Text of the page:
Santa Barbara Coastal LTER

Students of the ESA SEEDS program learn about the dynamics of a small coastal estuary during their 2007 field trip to the SBC LTER.10/1/2007. Photo by SBC staff

Key Research Findings:

SBC scientists used new remote sensing technology to study giant kelp forests over time scales ranging from weeks to decades. Results demonstrated the value of high-resolution satellite imagery for observing long-term effects of climate change and human activities on sensitive marine ecosystems.
For years, scientists have debated whether nutrient inputs or herbivory more influence the growth of kelp forests. SBC scientists discovered that wave disturbance is the surprising and overwhelming influence on kelp forest growth, which has important implications for how climate change may impact these sensitive and crucial coastal ecosystems.
SBC scientists cultivated new working relationships with the fishing industry to establish mutual learning for improved fisheries management. Scientists incorporated local ecological knowledge into assessments of marine reserves and fish populations, and fishers adopted a community based approach for monitoring the long-term sustainability of their fisheries.

Overview: The Santa Barbara Coastal LTER is located in the coastal zone of southern California near Santa Barbara. It is bounded by the steep east-west trending Santa Ynez Mountains and coastal plain to the north and the unique Northern Channel Islands archipelago to the south. Point Conception, where the coast of California returns to a north to south orientation, lies at the western boundary, and the Santa Clara River marks its eastern edge.The site lies on the active boundary of the Pacific Oceanic Plate and the North American Continental Plate. High levels of tectonic activity have created dramatic elevation gradients in both the terrestrial and the underwater landscapes of the site. The Santa Barbara Channel includes some of the deepest ocean basins known on the continental shelf along with remarkable submarine canyons and escarpments.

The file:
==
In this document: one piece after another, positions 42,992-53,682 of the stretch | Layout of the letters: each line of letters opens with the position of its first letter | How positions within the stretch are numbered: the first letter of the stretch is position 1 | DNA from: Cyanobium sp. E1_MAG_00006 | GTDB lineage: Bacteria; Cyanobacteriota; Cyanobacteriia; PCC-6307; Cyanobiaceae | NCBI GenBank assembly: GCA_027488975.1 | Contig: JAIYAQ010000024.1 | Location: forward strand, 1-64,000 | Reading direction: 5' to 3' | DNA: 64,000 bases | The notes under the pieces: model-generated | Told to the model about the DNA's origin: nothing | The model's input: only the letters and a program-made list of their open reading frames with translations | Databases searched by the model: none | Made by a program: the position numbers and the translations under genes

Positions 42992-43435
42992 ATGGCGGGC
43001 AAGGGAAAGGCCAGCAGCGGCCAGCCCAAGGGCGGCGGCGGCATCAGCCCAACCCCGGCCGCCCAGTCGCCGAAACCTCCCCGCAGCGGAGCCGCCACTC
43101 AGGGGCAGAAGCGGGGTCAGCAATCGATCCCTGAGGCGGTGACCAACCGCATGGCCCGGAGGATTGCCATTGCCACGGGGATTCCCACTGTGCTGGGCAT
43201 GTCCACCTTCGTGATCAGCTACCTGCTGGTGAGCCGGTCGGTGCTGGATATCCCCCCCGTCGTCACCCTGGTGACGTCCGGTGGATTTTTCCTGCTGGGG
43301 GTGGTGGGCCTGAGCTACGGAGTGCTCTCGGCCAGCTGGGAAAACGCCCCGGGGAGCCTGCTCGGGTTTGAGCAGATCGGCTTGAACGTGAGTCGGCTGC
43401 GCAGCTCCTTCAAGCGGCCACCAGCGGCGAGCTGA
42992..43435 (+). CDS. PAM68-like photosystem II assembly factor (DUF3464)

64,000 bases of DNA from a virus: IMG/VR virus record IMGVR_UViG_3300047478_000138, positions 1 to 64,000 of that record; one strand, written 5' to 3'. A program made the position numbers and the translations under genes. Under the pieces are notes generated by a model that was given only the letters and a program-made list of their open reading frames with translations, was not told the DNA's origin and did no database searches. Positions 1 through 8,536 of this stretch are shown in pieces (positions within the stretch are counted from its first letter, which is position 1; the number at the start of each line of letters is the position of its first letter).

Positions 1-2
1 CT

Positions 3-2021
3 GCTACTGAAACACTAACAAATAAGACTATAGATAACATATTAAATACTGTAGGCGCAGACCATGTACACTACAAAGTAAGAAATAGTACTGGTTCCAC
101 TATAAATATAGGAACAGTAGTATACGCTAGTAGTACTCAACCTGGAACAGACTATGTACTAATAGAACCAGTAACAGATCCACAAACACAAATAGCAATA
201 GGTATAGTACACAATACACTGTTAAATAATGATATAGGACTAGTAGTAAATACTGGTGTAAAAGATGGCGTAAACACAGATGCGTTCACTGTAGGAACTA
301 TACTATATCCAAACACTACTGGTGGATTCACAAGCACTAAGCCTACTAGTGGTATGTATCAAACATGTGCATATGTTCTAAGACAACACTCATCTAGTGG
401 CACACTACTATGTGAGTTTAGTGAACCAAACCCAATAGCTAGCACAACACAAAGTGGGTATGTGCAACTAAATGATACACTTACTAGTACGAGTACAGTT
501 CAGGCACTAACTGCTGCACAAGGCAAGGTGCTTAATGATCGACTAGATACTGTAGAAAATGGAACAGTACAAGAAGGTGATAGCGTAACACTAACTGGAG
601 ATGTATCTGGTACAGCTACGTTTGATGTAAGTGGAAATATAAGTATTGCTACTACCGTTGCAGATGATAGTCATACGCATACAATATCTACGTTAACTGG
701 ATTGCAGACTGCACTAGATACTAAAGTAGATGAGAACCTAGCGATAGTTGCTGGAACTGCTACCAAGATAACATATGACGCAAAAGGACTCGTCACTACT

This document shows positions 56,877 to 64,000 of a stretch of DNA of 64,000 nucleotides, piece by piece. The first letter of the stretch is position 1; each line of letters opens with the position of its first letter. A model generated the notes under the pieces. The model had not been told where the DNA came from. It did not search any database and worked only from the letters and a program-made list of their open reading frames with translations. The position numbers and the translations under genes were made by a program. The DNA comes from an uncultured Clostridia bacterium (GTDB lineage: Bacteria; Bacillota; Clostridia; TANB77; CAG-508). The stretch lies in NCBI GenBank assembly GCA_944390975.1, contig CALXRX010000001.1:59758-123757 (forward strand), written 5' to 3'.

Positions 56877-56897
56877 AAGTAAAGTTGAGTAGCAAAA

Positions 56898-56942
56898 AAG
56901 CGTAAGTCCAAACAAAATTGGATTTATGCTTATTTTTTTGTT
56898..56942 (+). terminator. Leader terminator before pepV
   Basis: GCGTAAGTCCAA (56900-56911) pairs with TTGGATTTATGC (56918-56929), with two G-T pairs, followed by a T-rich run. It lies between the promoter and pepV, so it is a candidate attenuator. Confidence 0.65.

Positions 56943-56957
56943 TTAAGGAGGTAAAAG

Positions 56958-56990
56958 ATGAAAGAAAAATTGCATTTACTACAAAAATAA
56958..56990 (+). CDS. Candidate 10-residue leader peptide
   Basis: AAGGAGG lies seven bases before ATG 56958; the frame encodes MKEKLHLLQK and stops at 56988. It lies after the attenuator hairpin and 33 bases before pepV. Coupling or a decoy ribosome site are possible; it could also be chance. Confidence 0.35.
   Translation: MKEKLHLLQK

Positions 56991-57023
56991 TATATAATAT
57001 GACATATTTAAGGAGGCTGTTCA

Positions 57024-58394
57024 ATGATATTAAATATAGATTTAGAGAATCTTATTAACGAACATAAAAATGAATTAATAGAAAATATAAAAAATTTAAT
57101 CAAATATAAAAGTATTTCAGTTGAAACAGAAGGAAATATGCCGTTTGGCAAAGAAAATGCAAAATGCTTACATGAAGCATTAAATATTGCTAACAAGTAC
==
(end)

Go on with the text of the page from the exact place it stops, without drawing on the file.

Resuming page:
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History: The SBC LTER was established in April 2000. The kelp forests, coastal ocean and watersheds of this area have been studied independently for many years.

Research Topics: Effects of land use and ocean forcing on the processing and transport of nutrients and carbon to giant kelp forests. Role of climate change/variability and disturbance on nearshore population dynamics, community structure, and ecosystem processes. Controls on reef food webs.
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